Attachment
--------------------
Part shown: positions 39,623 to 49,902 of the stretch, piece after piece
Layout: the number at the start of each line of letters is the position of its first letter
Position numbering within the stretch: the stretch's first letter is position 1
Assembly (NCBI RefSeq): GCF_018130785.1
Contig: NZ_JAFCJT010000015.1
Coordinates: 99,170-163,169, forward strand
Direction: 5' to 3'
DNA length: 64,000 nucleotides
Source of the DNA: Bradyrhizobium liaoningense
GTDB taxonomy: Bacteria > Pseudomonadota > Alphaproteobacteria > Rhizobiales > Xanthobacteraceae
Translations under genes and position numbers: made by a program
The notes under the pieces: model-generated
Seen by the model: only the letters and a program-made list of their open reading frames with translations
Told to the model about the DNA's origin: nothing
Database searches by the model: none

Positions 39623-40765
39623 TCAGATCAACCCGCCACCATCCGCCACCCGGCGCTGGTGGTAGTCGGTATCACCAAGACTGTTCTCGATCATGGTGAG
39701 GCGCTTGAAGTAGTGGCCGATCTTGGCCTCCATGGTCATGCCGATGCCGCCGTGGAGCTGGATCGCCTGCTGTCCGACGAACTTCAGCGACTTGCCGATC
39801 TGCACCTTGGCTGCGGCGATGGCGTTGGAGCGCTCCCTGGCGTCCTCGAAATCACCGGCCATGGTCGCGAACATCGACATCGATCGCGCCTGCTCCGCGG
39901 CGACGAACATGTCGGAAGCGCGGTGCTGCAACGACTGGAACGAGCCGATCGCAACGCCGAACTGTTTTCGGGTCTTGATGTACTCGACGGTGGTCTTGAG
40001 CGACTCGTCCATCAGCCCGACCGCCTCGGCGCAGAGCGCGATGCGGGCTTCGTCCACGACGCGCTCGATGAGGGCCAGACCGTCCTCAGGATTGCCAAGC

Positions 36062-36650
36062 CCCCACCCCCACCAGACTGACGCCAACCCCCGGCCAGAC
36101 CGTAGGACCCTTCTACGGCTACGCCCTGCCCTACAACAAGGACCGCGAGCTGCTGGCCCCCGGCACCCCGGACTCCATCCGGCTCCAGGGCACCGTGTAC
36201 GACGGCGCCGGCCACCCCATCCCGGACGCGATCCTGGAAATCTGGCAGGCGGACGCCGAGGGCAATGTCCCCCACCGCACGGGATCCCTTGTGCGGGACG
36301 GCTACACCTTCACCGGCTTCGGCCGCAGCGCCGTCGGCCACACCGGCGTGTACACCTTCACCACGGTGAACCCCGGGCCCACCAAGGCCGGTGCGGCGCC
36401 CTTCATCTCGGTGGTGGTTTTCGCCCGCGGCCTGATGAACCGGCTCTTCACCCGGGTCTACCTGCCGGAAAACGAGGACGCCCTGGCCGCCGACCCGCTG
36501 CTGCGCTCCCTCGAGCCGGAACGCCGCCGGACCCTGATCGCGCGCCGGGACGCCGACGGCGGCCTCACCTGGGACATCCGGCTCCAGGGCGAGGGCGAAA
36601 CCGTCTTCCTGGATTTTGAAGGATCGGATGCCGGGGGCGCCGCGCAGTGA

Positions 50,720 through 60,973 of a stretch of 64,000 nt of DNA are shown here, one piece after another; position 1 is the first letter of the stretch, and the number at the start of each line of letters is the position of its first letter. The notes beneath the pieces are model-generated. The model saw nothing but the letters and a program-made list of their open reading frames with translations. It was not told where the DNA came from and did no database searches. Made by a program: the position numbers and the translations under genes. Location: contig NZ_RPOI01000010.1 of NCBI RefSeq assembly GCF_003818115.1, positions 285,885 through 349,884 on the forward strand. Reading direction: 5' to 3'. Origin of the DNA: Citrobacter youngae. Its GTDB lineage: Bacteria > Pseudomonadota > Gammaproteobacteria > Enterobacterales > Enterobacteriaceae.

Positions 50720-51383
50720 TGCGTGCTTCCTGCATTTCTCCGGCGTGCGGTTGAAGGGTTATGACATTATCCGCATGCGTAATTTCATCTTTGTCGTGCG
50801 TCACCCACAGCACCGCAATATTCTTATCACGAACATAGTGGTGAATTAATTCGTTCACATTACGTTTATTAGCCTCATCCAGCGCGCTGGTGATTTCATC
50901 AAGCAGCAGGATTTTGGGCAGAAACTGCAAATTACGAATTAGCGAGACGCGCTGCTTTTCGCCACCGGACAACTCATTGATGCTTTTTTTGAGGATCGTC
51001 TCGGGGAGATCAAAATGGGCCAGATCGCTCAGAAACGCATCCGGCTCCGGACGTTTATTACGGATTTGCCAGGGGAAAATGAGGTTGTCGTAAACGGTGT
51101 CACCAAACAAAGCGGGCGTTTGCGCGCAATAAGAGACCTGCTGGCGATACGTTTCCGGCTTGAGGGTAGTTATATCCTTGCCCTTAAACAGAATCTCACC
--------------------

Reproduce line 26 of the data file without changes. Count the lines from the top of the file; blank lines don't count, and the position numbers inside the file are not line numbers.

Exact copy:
36301 GCTACACCTTCACCGGCTTCGGCCGCAGCGCCGTCGGCCACACCGGCGTGTACACCTTCACCACGGTGAACCCCGGGCCCACCAAGGCCGGTGCGGCGCC